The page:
Shocking Things Found in a Paris canal after Draining it
The Canal Saint-Martin is one of the more significant canals in Paris. Running through and under the center of town, the canal is a popular tourist attraction, as people watch barges navigate through its many locks and around the various road bridges that it winds around. It was featured in the cult hit 2001 film Amélie, as well as other works of art throughout the years. Every 10 to 15 years or so, the canal is drained and cleaned, revealing all the trash and detritus that has been thrown into the canal. It’s a fascinating look at the debris of city life, and a reminder to maybe not throw things into the canal every now and then!
Normally, the canal is tranquil
Peaceful, even. It looks just like your run-of-the-mill urban river; a nice place to sit down and have lunch. You’d never imagine that, underneath its calm surface, there lies buried treasure.
Step one: Dam the canal
To clean the canal, they obviously need to get rid of all that water. The canal runs from a second canal to the river Seine, so in order to be able to access the canal’s bottom, they use a massive crane to dam the whole mess up. It’s still a long process to get all the water actually out of the canal, but they need to dam it to have a chance to get in there and clean things.
Step two: Save the fish!
It turns out, when you have a large body of water, you get a bunch of fish living in it. That’s science, for you. It’d be cruel for the sanitation department to just let all these fish slowly asphyxiate as all the water runs out, so they send guys in with long nets to catch them, place them in buckets, and move them to a canal which actually will have some water in it.
Ugly looking things, aren’t they?
Some fish are beautiful and have brilliant colors. Some of the fish from this particular canal, however, won’t be gracing any works of art anytime soon, like the one this worker is carrying.
Let the fish census begin!
All the fish are weighed and identified before they’re relocated. This can’t be a particularly pleasant process for the fish to go through, but it does at least keep them alive, which is usually a plus.
What did they find in the canal? They’re still collecting, but let’s start with…a suitcase!
That suitcase looks like it’s been in the canal since it was last drained, 15 years ago. Hopefully, no one needed any of the clothes that were in there. It must smell terrible.
A traffic cone
Thanks, Paris, but I could have figured out not to drive into the river without placing a traffic cone there. Alternatively, this could be the end result of some Parisian road rage, with an aggravated driver, fed up with construction, protesting by tossing the familiar orange cone into the canal. That outta show them!q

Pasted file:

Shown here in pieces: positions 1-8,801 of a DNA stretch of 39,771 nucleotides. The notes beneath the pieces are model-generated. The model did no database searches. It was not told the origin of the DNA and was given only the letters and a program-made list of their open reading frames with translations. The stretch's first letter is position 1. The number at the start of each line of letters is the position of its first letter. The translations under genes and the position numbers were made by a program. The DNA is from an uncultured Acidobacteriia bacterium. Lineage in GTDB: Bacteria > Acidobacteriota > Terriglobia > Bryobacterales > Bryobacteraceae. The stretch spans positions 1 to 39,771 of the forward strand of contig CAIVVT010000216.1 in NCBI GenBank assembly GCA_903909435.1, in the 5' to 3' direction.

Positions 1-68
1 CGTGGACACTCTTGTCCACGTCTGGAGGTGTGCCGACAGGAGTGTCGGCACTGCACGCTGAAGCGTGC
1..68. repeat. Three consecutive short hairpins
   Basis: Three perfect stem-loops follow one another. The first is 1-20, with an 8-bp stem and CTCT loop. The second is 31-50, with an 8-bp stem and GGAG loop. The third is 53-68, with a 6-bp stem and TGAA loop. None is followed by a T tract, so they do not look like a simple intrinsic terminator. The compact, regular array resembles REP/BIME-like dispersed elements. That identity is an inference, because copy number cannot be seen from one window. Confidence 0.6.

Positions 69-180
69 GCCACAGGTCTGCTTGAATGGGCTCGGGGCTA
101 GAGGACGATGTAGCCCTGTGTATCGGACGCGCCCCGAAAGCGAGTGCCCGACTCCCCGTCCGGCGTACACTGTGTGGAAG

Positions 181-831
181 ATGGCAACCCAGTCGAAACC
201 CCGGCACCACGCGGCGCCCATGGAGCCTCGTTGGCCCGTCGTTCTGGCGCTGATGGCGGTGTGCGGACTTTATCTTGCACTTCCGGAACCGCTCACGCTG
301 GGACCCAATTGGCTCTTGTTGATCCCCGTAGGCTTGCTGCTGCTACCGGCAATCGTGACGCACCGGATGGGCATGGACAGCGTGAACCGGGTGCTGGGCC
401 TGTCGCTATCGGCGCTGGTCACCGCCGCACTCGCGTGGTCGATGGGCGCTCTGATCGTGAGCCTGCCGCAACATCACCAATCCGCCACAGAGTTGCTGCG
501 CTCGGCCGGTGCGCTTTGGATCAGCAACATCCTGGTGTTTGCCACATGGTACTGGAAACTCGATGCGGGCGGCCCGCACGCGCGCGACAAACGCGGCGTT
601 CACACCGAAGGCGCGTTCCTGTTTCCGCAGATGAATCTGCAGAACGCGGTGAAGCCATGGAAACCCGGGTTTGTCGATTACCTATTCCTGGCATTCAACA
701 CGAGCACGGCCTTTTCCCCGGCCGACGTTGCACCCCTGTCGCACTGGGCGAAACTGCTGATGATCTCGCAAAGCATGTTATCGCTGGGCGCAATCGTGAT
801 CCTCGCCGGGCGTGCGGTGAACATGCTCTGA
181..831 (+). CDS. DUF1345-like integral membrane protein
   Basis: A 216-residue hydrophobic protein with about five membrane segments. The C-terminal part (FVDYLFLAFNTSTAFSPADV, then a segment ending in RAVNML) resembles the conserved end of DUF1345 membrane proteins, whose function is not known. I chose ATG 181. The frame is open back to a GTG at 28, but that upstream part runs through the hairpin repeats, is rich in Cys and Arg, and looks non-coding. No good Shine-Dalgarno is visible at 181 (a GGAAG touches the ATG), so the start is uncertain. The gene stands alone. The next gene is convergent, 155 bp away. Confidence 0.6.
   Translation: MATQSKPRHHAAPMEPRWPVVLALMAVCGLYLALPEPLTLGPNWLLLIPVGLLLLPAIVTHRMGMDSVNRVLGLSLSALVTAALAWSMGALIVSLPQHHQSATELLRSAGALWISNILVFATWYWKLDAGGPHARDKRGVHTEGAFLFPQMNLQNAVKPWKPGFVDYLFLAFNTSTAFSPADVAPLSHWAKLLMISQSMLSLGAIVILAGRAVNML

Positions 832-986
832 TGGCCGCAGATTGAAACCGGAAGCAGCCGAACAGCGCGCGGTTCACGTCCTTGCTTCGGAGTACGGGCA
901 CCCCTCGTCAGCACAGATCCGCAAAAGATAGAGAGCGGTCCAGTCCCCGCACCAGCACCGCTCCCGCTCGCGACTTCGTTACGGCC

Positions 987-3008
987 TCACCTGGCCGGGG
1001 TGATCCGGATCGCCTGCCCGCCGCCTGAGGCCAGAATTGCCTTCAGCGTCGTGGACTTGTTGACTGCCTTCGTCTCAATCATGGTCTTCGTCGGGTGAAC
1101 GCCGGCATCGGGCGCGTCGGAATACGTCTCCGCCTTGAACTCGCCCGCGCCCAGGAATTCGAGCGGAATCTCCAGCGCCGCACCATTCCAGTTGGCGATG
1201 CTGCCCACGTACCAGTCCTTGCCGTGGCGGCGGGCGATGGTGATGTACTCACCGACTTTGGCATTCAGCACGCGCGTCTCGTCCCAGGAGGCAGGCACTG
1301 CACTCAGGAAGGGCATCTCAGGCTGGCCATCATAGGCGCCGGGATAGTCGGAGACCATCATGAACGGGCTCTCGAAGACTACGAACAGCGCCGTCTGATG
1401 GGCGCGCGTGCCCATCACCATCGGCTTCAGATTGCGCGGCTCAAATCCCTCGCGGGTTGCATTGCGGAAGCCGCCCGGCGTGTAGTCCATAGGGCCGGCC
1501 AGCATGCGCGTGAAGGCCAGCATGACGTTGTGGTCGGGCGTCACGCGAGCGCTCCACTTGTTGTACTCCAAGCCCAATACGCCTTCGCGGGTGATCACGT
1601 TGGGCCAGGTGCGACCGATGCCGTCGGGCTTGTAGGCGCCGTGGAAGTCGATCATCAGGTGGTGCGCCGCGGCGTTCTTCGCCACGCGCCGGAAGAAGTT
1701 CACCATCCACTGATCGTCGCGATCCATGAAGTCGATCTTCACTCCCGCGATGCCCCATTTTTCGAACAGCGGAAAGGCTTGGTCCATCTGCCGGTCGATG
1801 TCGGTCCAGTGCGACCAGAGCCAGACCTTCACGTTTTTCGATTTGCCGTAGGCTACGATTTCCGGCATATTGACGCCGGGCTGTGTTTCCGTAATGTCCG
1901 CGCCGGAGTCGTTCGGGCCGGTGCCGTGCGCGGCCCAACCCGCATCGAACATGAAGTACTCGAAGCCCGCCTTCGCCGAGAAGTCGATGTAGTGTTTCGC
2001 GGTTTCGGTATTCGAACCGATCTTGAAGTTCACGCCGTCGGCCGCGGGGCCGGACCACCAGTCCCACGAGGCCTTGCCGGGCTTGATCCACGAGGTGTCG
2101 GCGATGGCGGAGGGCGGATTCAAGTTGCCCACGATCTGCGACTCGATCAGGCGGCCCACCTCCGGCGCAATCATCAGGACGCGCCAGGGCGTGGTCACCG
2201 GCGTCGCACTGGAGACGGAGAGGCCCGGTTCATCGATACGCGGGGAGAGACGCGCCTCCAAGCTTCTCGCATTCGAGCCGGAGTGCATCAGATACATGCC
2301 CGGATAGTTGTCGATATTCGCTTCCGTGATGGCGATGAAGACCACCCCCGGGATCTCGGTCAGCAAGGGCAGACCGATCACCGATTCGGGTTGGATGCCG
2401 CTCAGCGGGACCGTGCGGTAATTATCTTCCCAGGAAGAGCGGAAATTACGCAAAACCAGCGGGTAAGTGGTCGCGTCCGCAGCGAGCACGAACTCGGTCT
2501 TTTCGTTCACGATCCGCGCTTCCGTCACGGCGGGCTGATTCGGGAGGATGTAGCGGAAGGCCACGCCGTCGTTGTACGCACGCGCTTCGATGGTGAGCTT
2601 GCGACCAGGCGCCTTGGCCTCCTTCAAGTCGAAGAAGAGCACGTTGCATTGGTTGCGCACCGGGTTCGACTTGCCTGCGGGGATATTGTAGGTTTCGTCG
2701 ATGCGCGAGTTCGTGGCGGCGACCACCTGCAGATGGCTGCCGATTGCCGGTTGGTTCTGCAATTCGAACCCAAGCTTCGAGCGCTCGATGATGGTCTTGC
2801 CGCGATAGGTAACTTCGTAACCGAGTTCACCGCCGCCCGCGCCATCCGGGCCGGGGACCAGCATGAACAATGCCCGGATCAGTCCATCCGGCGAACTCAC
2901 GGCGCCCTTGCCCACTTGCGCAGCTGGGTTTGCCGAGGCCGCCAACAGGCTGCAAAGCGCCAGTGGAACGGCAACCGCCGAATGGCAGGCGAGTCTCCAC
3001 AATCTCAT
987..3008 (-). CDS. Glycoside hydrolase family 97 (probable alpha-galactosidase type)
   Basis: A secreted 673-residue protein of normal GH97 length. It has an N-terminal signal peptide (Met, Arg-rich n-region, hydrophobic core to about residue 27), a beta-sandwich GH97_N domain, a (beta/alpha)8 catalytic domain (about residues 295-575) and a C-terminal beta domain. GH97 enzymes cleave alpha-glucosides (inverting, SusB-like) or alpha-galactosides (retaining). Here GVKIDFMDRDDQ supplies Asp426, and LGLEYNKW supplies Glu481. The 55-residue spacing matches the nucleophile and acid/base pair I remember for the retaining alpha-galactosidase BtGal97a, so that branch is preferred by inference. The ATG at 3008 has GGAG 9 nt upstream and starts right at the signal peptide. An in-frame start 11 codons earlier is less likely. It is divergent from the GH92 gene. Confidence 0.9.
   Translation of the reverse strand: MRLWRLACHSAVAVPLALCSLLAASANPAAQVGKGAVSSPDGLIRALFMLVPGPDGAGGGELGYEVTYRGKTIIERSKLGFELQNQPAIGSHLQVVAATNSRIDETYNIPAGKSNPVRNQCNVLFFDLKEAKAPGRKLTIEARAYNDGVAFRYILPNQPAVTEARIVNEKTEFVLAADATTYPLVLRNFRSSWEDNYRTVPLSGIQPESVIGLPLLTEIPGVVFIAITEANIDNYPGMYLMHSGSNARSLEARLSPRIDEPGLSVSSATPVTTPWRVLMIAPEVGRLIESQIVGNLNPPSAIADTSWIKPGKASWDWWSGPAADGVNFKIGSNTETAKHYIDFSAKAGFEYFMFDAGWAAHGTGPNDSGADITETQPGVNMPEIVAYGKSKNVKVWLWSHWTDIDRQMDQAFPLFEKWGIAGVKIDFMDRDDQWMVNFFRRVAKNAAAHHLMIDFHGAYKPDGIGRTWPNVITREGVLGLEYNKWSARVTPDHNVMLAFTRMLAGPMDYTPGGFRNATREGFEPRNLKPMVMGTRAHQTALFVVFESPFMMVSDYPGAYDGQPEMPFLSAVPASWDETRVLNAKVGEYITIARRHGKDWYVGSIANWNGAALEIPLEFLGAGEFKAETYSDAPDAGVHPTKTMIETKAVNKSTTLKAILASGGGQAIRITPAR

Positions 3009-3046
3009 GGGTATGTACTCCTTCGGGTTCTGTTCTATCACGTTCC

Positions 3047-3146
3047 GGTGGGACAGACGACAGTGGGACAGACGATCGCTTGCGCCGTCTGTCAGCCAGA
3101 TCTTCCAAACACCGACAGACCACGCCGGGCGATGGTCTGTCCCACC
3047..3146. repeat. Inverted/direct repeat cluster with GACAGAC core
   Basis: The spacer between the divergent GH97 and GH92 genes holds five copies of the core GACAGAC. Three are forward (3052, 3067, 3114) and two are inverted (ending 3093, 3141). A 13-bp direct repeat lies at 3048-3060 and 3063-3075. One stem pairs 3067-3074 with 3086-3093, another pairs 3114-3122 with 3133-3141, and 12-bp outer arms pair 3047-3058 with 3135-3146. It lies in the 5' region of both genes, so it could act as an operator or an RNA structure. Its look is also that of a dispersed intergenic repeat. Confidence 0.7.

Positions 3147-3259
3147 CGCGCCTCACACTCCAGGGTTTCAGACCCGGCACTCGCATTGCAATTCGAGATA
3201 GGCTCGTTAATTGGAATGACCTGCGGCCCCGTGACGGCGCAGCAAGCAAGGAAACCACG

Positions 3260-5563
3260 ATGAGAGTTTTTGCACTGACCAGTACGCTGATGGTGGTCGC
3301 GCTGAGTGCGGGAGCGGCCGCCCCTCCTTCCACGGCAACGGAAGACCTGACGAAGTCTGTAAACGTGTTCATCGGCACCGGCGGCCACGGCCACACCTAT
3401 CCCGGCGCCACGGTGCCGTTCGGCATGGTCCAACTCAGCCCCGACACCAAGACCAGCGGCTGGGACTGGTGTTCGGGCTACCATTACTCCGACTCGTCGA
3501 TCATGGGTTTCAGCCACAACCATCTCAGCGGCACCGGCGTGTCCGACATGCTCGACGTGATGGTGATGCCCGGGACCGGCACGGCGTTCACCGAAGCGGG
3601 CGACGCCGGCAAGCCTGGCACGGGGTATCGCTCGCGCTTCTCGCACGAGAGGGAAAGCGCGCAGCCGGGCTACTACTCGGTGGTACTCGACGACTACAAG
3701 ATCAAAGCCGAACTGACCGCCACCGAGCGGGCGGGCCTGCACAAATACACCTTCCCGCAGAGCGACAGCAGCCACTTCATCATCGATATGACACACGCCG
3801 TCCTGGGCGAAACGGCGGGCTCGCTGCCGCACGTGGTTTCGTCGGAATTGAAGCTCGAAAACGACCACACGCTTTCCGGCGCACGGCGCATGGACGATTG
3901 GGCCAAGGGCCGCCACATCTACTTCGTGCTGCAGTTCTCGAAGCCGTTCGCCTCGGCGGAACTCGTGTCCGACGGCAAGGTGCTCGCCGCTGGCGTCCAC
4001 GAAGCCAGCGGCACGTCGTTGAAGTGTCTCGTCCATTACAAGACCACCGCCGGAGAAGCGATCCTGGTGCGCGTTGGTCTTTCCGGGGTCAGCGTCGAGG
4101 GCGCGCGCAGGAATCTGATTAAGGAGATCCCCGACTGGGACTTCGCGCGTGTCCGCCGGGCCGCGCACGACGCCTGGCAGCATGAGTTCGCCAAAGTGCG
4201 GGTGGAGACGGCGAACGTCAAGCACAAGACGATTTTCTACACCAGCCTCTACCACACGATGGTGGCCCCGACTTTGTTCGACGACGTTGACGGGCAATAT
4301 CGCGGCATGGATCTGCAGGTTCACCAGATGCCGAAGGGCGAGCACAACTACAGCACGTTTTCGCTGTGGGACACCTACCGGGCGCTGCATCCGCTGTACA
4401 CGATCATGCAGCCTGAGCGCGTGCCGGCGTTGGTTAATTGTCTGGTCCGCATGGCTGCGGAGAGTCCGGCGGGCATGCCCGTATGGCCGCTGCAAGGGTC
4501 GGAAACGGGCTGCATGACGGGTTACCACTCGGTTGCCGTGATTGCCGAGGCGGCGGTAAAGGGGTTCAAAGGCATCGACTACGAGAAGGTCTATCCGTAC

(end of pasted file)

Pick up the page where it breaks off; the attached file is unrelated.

A shopping cart
Cleanup on aisle three, cleanup on aisle three. Attention Paris shoppers, we’re having a special on, uh, muddy fish. And traffic cones. And other various pieces of flotsam and jetsam. Thank you for shopping Canal Saint-Martin, your one-stop shop for urban trash.
“Yeah, dudes, I bet I can totally jump the canal if I get a long enough run-up. I saw them do this on TV. It’s going to be super-awesome. Everyone come watch and film me! Here I goooooahhhhh!” *Splash*.
Some overturned tables
Another note to self—do not open a riverside café alongside the Canal Saint-Martin. One angry customer, and oops, there goes your tables into the water. That’s not something you have to deal with in most places!
OK, seriously, now we’re getting bizarre. Everything else makes sense that they would be by the river and maybe accidentally fell in, but someone had to throw this bedspring in intentionally. That’s just littering, people.
I want to know where the thing they were carrying ended up! Hopefully, they managed to deliver whatever heavy object they were moving before the dolly was consigned to the bottom of the canal.
That’s a bad turn there. At least on a bike, there’s only so fast you can be going before you find yourself plunging into the river. Hopefully, these got pushed in to the canal on a comical fashion, rather than something more serious. They look intact enough, until you take into account he mud and the mold.
Just every kind of piece of rubbish imaginable
There’s already enough pollution in our water as it is without bikes and tables and bikes and bottles and bikes and more bikes falling in! It’s terrible for wildlife, it’s terrible for the quality of the water you drink, and it’s just generally disgusting. Next time, use a trash can—avoid the canal!